By Jim Rohrer
Most people are not sufficiently interested in solo wargaming to ask about it, but when they do, Frequently Asked Question #1 might be something like this: Why do you enjoy it? How is it fun?
To answer this, we might separate what is fun about wargaming from what is fun about solo wargaming. Wargaming is enjoyable for people who like military history, or collecting toy soldiers, or painting, or making terrain, or designing games. Solo wargaming, on the other hand, can be a turnoff for many wargamers. They try it, don’t like it, and never come back. For them, wargaming is a social activity. And maybe they are competitive and want to beat someone in what they believe to be a game of skill.
Let me suggest that the enjoyable aspect of solo wargaming can be identical to the fun part of any other solo game. Consider Solitaire, the card game many of us learned as kids. When you pick up a deck of cards to play Solitaire, you already know the rules and the best way to play so the outcome is mostly due to the lay of the cards. You play a game, you probably do not win, but nevertheless you shuffle and deal them out again for another game. And then a third time. Why? If you will not be having fun until all the cards are up at the top, then you might have to play 10 or 20 games. Your spouse or partner will worry about this kind of obsessive behavior.
I suspect most people play another round of Solitaire because subconsciously they want to beat their score on the previous play or beat some approximation of their average score. If you got 10 cards up to the top, then this time you want more than10. Intellectually, you know that you cannot control the outcome, but most of the cards are hidden so you will not know your chances until most of the cards have been played.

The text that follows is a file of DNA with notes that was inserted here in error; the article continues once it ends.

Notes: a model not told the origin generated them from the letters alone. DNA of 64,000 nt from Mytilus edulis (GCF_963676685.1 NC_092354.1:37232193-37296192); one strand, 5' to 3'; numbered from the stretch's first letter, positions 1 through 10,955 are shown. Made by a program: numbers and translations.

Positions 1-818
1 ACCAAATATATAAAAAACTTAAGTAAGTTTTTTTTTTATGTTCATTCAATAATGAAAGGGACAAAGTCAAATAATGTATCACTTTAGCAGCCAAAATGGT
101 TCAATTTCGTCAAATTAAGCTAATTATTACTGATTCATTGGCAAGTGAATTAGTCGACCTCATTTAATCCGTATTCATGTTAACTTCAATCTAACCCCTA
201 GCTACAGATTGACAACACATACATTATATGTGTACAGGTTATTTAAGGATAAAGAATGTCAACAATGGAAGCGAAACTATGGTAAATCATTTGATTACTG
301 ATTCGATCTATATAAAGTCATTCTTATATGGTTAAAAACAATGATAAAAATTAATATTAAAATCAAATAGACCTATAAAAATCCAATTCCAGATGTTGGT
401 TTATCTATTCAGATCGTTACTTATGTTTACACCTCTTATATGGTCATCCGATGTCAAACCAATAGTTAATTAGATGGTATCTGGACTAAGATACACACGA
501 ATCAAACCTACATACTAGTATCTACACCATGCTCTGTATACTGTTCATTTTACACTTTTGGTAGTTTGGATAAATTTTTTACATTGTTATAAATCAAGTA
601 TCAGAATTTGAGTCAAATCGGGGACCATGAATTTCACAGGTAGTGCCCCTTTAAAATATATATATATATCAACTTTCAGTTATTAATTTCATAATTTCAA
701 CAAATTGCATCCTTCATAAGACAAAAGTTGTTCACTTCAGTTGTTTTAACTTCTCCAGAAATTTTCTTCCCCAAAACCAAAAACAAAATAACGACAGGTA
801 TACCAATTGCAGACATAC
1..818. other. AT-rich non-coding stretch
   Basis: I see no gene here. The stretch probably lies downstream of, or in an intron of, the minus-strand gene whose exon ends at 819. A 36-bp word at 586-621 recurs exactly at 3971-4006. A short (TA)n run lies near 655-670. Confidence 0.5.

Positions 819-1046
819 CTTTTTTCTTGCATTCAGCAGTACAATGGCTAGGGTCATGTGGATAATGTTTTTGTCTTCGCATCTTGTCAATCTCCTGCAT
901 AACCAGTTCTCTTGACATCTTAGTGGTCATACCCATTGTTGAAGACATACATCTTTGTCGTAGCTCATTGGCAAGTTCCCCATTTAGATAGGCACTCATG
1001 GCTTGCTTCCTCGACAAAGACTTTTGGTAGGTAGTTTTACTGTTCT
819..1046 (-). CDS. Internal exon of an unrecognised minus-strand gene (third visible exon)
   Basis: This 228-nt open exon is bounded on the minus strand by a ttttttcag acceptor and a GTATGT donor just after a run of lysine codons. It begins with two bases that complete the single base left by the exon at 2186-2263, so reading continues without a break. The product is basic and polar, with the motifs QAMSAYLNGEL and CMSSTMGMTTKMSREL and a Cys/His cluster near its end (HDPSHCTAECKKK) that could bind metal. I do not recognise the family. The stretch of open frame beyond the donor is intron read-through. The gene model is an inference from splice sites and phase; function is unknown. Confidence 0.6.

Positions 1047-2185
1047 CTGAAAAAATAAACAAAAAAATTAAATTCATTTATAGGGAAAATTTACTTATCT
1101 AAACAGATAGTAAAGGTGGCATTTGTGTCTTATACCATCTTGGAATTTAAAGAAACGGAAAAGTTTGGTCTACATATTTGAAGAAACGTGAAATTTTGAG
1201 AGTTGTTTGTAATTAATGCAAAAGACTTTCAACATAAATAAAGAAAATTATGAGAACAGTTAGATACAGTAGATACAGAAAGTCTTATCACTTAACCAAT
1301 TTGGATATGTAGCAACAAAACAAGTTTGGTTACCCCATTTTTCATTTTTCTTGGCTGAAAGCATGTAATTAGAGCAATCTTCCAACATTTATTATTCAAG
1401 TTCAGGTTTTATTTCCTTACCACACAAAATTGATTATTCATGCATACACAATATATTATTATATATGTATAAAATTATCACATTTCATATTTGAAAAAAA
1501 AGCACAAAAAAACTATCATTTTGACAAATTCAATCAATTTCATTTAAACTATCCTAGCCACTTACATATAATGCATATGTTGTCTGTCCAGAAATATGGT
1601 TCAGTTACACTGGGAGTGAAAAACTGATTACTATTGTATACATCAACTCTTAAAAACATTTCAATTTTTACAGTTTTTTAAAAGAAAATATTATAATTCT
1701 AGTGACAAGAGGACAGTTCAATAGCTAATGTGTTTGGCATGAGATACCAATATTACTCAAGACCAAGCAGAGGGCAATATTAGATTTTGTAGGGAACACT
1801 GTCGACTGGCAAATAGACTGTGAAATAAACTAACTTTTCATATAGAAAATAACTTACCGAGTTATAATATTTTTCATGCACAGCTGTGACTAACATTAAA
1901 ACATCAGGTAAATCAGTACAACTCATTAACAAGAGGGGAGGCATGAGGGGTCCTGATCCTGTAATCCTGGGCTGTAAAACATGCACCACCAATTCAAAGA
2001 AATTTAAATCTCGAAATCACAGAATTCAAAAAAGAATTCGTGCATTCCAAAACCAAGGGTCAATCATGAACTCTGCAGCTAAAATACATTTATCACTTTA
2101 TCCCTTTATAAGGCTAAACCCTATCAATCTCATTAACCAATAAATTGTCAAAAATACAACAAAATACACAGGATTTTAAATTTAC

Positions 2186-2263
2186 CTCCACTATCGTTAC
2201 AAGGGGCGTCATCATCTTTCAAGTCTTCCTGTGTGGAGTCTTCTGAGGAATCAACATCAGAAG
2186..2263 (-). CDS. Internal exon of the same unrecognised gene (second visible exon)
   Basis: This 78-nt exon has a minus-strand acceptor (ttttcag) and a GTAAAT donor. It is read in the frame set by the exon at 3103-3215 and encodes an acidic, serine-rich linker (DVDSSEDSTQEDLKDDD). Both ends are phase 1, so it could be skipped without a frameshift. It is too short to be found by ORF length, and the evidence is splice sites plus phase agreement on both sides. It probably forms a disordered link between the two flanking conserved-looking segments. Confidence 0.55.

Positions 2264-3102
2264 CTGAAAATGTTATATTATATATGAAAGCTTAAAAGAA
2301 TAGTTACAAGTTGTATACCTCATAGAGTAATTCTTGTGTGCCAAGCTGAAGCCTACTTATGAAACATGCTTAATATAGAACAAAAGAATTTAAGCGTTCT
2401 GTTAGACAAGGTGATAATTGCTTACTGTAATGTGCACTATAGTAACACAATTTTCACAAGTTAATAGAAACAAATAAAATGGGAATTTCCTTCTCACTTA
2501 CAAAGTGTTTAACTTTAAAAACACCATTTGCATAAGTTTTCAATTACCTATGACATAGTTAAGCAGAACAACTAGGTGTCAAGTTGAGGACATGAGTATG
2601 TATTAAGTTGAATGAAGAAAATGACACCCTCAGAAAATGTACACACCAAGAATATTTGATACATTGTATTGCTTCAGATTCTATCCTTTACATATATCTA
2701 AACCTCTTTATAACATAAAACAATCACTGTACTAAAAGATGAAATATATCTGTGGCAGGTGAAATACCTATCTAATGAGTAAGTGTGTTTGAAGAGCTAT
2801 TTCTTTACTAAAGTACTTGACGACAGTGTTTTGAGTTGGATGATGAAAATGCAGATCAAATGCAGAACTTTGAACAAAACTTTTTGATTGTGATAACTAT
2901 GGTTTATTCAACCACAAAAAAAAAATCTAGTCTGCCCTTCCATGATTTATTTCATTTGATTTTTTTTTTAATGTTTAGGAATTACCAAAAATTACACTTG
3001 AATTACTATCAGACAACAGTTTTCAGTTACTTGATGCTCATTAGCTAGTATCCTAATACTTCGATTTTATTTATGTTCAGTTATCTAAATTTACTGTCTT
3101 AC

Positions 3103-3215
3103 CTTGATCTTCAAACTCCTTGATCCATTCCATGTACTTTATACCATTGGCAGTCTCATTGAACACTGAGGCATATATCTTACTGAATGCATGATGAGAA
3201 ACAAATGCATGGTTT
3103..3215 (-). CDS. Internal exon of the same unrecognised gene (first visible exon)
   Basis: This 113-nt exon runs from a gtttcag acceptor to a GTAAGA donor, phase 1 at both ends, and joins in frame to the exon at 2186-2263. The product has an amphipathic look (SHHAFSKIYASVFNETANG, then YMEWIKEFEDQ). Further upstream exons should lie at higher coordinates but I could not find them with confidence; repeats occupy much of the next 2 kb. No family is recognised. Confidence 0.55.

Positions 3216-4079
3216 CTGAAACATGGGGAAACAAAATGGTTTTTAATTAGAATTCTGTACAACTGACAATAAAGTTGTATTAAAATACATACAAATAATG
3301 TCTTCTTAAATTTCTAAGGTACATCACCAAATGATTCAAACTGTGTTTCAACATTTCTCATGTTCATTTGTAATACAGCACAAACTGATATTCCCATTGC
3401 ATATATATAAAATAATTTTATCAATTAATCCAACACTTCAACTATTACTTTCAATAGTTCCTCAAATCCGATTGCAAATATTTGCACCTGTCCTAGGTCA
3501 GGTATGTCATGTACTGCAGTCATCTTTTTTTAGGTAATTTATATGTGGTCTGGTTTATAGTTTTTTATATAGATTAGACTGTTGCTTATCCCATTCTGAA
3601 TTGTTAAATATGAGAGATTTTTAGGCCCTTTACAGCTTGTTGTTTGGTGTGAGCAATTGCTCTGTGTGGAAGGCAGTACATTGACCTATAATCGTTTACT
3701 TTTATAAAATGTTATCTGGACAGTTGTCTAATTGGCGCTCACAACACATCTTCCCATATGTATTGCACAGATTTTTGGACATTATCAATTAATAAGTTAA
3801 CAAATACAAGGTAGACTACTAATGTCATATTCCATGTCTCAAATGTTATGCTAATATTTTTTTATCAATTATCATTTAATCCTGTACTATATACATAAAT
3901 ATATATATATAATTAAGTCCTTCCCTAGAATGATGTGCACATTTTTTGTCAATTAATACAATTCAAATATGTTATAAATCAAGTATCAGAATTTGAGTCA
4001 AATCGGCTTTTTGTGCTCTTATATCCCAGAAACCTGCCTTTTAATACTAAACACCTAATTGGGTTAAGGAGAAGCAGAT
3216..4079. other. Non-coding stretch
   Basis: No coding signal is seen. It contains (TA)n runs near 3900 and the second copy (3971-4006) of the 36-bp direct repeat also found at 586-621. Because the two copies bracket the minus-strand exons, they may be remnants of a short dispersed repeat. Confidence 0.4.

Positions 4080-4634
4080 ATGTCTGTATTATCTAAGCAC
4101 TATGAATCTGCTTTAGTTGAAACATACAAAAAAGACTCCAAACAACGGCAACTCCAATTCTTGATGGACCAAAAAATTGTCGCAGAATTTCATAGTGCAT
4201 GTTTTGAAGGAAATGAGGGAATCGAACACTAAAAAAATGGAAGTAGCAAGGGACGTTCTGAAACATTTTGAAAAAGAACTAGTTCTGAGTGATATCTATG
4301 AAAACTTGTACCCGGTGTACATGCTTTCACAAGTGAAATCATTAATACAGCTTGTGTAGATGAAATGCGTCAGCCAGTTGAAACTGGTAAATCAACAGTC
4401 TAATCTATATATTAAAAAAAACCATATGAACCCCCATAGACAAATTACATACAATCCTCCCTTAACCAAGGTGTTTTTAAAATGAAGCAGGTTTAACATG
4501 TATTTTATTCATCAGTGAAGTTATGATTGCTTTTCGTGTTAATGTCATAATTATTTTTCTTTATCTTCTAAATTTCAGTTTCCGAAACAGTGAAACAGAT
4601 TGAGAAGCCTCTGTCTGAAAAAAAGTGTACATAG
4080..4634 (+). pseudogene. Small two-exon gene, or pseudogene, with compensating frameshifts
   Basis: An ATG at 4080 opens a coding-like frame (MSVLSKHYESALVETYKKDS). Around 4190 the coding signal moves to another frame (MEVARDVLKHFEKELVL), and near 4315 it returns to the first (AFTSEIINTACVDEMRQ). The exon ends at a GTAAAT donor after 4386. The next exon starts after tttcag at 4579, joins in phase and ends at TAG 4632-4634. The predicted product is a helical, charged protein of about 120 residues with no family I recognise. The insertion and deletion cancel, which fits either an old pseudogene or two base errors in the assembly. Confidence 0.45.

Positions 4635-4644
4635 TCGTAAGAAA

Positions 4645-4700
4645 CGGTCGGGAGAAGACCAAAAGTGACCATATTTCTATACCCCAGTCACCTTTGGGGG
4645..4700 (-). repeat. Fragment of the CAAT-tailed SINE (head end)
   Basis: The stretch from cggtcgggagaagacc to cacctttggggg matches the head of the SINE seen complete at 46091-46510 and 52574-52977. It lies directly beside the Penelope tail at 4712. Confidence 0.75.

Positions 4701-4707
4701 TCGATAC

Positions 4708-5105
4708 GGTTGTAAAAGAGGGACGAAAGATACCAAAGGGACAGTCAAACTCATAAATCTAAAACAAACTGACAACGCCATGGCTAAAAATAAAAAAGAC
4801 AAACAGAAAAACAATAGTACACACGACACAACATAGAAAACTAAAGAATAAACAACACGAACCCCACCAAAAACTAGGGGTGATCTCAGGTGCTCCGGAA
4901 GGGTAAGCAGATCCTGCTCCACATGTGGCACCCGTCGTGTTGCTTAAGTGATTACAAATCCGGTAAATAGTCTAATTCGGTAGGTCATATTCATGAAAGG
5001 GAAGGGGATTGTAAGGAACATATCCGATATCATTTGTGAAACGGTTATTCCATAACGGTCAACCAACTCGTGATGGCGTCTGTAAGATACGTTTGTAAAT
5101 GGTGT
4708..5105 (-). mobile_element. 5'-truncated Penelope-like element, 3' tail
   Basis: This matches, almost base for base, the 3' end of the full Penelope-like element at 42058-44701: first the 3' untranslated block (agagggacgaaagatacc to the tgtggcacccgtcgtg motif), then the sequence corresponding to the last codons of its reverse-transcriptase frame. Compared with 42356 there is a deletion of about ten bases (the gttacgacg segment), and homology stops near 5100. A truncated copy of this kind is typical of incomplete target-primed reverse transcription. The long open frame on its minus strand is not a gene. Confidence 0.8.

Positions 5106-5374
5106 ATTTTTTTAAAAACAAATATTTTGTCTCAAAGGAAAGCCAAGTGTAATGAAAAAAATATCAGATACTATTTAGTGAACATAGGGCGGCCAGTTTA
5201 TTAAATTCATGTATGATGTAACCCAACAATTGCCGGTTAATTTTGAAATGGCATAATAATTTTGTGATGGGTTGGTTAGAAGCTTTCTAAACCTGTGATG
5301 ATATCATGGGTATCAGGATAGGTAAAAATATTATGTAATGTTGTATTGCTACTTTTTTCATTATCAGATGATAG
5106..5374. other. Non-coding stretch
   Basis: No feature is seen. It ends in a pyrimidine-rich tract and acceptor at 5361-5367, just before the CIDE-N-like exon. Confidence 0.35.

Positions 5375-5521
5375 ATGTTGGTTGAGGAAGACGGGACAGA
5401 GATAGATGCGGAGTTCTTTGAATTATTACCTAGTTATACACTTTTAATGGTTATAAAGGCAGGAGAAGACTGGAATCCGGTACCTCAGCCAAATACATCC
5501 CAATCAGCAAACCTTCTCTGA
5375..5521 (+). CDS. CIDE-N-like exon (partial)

Solitaire is enjoyable because you can try to beat your previous score and because random elements insert mystery and uncertainty.
Solo wargaming can be enjoyable for the same reasons and it can be more enjoyable if your game allows for more mystery and uncertainty. Dice rolls are good but if the game depends entirely on dice rolls, then it might get tiresome. Event card decks can help a lot. And you need a way to keep score, such as the ratio of casualties or achieving mission objectives or a combination of both.
Solo wargaming is fun for all the reasons that wargaming is fun, plus mystery and uncertainty. Done properly, it is as addictive as Solitaire. When you want to play another round of the same scenario, then you know you are on the road to happy solo wargaming.
And when that gets old, change the scenario. The possibilities are not infinite but they are broad enough to keep anyone engaged with the hobby.